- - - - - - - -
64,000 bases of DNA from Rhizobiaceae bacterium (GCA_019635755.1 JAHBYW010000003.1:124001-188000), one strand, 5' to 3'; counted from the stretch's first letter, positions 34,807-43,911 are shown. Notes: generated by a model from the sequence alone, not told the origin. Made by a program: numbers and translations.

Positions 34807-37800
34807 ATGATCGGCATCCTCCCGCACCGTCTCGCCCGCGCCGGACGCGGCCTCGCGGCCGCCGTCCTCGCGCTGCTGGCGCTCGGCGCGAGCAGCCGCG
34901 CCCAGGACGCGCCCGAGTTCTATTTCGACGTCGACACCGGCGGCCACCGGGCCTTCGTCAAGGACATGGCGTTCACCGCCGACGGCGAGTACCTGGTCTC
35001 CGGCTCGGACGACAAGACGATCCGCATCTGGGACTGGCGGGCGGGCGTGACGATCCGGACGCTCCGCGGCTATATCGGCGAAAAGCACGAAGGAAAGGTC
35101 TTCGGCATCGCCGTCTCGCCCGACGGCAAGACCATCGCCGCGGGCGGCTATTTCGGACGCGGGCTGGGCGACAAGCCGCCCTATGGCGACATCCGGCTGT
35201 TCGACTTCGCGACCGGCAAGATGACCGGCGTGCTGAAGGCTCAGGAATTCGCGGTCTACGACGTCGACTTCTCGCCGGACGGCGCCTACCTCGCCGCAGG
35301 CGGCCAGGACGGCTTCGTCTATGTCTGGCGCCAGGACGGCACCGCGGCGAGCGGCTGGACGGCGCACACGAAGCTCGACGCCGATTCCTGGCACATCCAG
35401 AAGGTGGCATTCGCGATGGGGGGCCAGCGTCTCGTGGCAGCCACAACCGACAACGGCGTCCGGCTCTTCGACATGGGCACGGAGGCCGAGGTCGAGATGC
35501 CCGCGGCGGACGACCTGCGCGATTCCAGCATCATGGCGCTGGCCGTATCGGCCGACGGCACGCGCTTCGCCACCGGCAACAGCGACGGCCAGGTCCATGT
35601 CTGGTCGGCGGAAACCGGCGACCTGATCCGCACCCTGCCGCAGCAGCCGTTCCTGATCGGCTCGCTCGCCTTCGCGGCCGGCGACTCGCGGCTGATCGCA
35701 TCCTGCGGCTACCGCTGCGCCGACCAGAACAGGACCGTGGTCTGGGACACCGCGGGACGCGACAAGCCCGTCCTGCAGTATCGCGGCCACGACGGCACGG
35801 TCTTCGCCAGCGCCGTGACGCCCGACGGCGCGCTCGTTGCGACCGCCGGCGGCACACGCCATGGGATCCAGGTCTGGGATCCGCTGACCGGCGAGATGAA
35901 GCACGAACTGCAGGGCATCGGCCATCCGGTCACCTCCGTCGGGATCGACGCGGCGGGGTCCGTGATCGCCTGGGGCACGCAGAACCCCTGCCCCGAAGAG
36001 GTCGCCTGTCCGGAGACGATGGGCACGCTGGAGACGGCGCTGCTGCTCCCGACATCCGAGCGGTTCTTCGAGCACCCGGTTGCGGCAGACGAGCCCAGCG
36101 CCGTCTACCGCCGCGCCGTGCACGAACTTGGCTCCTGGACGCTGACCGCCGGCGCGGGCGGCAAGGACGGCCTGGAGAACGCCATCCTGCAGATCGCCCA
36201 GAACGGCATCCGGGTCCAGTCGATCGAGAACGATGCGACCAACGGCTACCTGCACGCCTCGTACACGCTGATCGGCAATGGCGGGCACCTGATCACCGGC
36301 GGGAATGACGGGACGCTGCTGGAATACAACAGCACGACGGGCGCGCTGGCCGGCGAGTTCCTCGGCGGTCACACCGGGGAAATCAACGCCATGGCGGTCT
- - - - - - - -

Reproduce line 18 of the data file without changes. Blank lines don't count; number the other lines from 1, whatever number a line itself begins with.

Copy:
36301 GGGAATGACGGGACGCTGCTGGAATACAACAGCACGACGGGCGCGCTGGCCGGCGAGTTCCTCGGCGGTCACACCGGGGAAATCAACGCCATGGCGGTCT